Predictors of Prejudice against Transgender Individuals
Transgender individuals, especially transgender people of color, are subjected to an immense amount of violence, including high rates of murder. Transgender people are likely to experience high levels of sexual violence, threats, and discrimination. Given this, it is important to better understand what causes prejudice against this marginalized community in the hopes of developing strategies to decrease the oppression transgender people face.
In some of our team’s research, we wanted to understand more about what drives this prejudice. In a study conducted by Jae A. Puckett, L. Zachary DuBois, & Cylie Hanson, they examined a number of factors that could play a role in these biases. In collaboration with Terra Dunn and Kelsi Kuehn, they looked at the associations between prejudice against transgender people and historical and behavioral factors that could promote prejudice – more specifically history of family violence and aggression proneness. They also examined how prejudice related to contact with transgender people and education about transgender individuals. They expected that contact with and education about transgender people may help to buffer some of the effects of other factors and reduce prejudice.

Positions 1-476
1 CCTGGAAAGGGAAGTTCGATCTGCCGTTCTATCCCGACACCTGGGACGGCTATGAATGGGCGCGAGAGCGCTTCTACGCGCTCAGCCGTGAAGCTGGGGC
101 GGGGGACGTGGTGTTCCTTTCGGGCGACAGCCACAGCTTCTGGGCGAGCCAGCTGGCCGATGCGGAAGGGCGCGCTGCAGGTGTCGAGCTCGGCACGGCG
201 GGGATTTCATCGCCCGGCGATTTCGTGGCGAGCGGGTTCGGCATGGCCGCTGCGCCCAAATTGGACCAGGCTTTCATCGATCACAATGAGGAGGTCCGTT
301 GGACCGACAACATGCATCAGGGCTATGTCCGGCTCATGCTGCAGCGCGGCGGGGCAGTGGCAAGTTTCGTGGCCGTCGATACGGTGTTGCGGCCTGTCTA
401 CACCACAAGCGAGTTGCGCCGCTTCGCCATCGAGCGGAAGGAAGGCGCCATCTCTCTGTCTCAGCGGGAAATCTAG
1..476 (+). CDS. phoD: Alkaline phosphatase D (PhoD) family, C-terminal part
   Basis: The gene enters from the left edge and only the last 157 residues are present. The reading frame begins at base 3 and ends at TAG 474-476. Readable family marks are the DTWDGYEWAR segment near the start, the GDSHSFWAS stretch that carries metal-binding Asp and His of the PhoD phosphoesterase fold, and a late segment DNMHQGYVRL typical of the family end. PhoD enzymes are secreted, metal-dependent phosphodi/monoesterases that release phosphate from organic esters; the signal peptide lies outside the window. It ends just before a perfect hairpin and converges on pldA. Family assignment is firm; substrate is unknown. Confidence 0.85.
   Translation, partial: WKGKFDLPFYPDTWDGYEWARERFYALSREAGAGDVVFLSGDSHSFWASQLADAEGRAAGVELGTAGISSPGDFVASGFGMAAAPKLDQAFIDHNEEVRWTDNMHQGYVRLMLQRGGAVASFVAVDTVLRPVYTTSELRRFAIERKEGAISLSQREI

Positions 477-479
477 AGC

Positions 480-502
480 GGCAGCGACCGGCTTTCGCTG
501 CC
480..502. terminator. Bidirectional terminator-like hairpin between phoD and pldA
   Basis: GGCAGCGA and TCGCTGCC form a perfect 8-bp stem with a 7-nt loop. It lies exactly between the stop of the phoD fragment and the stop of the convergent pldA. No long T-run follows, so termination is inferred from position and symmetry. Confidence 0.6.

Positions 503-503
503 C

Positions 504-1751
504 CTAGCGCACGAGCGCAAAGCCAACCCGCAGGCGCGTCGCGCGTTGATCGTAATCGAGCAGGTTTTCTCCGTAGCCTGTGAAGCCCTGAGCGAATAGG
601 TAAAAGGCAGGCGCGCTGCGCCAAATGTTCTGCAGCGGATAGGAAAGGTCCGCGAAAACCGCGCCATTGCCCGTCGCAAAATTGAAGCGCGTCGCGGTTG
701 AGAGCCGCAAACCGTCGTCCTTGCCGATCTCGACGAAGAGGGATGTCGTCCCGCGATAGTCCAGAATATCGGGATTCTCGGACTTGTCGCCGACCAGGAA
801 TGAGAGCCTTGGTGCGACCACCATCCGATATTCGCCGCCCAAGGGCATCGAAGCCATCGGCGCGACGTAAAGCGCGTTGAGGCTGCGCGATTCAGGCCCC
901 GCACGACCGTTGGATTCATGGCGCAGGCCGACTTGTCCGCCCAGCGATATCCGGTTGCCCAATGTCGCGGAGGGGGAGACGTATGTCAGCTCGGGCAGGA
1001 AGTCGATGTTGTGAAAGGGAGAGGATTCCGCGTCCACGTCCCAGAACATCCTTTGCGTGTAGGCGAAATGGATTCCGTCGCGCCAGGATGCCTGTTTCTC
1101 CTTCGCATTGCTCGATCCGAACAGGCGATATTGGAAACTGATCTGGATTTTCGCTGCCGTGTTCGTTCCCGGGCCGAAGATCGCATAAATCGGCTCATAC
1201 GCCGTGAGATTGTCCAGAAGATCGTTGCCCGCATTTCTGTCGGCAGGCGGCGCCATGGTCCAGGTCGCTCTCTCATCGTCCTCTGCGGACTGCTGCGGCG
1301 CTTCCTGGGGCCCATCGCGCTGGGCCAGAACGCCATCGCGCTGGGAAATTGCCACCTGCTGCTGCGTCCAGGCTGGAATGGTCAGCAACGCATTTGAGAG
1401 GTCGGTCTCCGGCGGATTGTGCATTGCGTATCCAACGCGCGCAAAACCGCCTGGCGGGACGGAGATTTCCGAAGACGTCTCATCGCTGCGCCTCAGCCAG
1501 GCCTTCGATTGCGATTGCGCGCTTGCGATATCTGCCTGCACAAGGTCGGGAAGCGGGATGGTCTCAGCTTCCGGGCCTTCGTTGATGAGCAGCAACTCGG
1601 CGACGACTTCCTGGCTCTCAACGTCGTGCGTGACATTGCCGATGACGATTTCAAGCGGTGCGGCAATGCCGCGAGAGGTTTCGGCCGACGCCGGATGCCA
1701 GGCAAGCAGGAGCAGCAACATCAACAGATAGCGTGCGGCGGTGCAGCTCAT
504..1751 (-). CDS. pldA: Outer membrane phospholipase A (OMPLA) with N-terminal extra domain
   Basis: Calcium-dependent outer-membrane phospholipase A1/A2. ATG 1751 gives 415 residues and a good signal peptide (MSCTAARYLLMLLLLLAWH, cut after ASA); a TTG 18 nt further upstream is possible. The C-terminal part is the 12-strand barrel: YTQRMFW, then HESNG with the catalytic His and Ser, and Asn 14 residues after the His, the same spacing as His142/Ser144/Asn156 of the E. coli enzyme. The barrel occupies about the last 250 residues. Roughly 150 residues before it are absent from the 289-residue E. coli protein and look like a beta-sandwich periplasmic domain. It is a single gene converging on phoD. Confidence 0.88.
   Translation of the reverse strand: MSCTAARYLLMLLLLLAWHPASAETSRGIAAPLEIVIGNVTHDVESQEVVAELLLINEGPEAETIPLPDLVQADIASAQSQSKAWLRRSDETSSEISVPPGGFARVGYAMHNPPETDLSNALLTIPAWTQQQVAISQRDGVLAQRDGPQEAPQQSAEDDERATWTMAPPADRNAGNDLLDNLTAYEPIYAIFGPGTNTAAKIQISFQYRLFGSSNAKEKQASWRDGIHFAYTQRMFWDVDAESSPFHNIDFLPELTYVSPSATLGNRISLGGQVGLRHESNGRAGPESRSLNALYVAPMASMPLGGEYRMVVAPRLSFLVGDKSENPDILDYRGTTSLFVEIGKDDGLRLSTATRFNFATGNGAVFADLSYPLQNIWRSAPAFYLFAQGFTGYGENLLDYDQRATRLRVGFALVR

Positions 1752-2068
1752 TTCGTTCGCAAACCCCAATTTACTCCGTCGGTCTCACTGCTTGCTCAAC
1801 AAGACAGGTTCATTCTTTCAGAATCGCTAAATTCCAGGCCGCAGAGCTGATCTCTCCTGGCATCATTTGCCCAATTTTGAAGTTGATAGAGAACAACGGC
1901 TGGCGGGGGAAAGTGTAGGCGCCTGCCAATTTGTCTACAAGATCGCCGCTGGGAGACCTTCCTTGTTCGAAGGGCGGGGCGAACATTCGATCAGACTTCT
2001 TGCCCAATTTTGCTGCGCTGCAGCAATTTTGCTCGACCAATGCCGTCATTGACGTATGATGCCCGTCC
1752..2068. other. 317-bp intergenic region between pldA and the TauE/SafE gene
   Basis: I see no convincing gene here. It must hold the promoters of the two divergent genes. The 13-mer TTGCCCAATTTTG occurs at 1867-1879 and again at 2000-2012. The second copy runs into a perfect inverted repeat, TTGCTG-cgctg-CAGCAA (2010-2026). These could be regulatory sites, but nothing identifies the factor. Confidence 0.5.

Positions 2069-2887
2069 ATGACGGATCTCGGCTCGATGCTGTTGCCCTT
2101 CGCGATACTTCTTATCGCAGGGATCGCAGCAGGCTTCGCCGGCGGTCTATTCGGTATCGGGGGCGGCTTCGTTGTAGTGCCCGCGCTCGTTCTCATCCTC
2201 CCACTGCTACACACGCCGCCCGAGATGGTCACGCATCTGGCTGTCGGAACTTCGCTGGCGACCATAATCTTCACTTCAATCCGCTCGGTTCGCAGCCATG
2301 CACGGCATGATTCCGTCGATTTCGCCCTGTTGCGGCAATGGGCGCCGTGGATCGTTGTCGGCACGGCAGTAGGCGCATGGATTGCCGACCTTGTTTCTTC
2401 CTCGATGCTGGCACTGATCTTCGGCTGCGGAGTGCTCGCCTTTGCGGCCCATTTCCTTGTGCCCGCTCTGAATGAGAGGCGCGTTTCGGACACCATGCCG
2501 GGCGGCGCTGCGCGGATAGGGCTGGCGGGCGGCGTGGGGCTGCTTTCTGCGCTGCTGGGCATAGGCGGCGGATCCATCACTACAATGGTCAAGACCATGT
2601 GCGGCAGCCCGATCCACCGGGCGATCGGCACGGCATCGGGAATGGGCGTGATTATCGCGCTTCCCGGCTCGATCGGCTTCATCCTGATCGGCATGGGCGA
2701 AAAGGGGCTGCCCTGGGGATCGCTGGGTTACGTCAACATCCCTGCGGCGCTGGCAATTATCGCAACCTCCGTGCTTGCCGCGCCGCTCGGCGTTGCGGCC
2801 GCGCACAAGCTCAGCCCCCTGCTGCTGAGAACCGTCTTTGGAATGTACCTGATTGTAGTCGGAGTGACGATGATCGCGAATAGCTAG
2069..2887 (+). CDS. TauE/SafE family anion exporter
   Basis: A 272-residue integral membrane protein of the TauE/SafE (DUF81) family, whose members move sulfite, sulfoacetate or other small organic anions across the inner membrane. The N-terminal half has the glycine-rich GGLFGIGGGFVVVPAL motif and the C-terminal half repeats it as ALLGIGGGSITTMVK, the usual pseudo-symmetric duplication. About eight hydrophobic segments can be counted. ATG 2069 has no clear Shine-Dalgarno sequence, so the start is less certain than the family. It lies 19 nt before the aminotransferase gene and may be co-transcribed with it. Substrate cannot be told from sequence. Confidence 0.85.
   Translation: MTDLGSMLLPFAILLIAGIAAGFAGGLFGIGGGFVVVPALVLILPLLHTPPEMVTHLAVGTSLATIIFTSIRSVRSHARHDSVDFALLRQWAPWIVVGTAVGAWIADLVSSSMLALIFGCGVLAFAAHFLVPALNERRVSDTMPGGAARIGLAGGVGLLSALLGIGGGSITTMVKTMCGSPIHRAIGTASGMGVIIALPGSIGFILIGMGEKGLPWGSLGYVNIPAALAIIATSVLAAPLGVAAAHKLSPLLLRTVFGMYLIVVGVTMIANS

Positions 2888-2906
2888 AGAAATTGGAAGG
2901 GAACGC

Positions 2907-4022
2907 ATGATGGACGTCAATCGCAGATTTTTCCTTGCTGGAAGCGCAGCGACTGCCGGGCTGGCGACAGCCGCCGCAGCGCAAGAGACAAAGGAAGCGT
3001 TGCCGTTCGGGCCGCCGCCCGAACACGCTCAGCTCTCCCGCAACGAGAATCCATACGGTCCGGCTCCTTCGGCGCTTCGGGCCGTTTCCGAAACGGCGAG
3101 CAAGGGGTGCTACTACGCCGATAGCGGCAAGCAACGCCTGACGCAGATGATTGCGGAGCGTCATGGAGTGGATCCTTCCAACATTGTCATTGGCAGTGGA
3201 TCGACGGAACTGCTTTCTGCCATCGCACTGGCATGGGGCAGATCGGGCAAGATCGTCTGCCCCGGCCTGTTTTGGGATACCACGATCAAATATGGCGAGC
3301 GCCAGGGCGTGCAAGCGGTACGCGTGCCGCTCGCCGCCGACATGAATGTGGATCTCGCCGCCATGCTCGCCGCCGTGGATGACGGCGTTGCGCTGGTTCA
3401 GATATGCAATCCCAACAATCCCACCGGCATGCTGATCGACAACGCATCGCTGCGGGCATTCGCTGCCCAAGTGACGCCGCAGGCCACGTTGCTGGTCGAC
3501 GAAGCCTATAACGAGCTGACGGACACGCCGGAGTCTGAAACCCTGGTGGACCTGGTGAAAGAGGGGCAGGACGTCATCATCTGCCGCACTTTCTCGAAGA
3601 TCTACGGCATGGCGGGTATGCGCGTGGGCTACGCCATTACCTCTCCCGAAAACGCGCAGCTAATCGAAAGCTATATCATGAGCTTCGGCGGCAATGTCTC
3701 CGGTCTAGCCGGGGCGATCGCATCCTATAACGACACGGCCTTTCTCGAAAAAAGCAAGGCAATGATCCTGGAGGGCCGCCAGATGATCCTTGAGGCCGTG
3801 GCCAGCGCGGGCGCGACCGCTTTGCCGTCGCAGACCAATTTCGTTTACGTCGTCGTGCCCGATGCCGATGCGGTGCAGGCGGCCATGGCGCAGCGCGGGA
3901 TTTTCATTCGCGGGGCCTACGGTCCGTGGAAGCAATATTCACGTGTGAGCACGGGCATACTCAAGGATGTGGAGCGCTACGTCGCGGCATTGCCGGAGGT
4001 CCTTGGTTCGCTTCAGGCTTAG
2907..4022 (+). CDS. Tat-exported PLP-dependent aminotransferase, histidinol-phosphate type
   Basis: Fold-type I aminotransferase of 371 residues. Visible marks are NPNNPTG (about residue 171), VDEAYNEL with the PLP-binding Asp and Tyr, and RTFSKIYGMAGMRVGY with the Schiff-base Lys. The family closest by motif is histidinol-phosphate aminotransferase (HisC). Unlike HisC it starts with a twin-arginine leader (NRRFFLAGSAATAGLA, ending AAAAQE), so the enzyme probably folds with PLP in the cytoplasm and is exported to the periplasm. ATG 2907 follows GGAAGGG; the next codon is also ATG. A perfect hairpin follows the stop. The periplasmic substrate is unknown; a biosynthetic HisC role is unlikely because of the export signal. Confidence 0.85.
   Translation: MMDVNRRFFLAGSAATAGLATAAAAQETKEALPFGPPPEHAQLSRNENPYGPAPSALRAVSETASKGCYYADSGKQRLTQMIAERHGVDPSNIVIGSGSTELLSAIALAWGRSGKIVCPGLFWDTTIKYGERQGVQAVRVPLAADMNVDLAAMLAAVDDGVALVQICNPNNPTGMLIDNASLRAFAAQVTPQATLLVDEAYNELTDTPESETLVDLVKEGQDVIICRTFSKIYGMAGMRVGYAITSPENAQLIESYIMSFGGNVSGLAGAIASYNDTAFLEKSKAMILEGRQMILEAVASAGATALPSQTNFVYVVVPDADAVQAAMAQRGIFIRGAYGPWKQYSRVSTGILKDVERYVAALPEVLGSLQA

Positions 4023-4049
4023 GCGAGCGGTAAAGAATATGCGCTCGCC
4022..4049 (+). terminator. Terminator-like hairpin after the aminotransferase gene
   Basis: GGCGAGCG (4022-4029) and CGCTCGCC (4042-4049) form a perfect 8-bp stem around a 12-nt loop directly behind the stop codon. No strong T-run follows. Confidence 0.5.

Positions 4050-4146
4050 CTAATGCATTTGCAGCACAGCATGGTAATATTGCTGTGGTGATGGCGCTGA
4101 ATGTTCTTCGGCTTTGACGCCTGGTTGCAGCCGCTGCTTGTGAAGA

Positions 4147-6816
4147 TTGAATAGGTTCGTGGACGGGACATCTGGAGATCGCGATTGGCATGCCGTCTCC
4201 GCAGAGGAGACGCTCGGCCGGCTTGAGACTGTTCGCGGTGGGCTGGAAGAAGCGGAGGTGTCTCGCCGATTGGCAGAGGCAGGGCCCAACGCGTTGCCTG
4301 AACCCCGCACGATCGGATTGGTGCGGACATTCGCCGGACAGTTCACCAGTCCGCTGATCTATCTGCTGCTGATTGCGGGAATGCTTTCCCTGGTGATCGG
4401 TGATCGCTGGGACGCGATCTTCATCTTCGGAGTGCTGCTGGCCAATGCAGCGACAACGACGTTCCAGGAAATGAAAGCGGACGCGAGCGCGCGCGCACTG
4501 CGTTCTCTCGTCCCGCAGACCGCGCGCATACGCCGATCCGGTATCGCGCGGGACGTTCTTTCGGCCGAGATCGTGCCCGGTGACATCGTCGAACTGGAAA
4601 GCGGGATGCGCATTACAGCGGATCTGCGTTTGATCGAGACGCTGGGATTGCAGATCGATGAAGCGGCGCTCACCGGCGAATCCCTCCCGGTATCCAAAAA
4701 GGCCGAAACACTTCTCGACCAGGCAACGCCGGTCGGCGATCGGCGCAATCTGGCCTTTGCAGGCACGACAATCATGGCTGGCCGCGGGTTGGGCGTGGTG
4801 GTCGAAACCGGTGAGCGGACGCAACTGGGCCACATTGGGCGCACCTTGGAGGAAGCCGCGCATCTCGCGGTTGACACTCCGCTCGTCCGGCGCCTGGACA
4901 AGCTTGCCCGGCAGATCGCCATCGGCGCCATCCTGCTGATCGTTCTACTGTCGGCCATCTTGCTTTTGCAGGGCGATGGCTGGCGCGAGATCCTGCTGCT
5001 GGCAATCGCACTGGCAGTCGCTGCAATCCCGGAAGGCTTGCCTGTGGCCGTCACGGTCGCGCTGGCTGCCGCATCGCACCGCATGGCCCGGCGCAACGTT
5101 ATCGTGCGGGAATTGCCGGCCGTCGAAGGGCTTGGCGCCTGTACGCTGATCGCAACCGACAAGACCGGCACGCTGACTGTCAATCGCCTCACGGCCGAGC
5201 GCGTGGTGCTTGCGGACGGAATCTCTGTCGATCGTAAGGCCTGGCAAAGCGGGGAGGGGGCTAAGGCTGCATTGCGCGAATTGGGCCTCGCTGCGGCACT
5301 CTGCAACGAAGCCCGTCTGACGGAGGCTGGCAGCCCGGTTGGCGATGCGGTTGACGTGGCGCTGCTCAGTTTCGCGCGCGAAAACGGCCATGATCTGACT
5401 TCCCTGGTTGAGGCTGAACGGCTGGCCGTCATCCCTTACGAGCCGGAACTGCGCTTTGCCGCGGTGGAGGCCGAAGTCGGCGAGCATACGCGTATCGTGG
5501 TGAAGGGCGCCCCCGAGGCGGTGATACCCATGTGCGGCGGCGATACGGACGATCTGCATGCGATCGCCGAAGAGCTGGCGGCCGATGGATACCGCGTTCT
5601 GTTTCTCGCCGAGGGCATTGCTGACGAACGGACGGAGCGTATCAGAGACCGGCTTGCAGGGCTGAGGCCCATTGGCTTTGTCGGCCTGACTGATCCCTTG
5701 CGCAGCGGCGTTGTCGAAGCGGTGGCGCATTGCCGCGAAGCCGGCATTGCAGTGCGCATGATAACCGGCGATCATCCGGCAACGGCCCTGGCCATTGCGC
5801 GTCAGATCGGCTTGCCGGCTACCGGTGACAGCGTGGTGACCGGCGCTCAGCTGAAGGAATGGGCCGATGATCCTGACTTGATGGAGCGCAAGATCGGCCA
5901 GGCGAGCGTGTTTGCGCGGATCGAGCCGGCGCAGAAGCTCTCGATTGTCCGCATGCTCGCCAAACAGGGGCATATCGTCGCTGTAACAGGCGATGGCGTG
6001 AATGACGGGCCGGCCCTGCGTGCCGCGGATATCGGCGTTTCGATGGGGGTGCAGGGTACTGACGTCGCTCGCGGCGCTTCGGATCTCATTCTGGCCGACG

In their online sample of 360 cisgender participants, they found that aggression proneness was positively correlated with prejudice towards transgender individuals. Participants who had personal contact with transgender people and who had received education surrounding transgender issues had lower levels of prejudice compared to those who did not have this contact or education. The research team found that the strongest predictor of prejudice was education on issues that transgender people face. They also found that having personal contact with a transgender person may lessen the impact of aggression proneness and history of family violence in relation to prejudice – meaning that this may reduce the likelihood of these other factors leading to the development of prejudice.
It can be seen through this study that while education about TGD individuals can provide a buffer for harmful behaviors and interactions, predictors of prejudice must be observed through a systemic lens. Offering education about transgender people, including their history, explanations of transgender identities, and the prejudice transgender people face not only in everyday life, but on the systemic level, can be extremely valuable and beneficial in reducing bias.
The full publication about this study will be coming out soon in Journal of Homosexuality.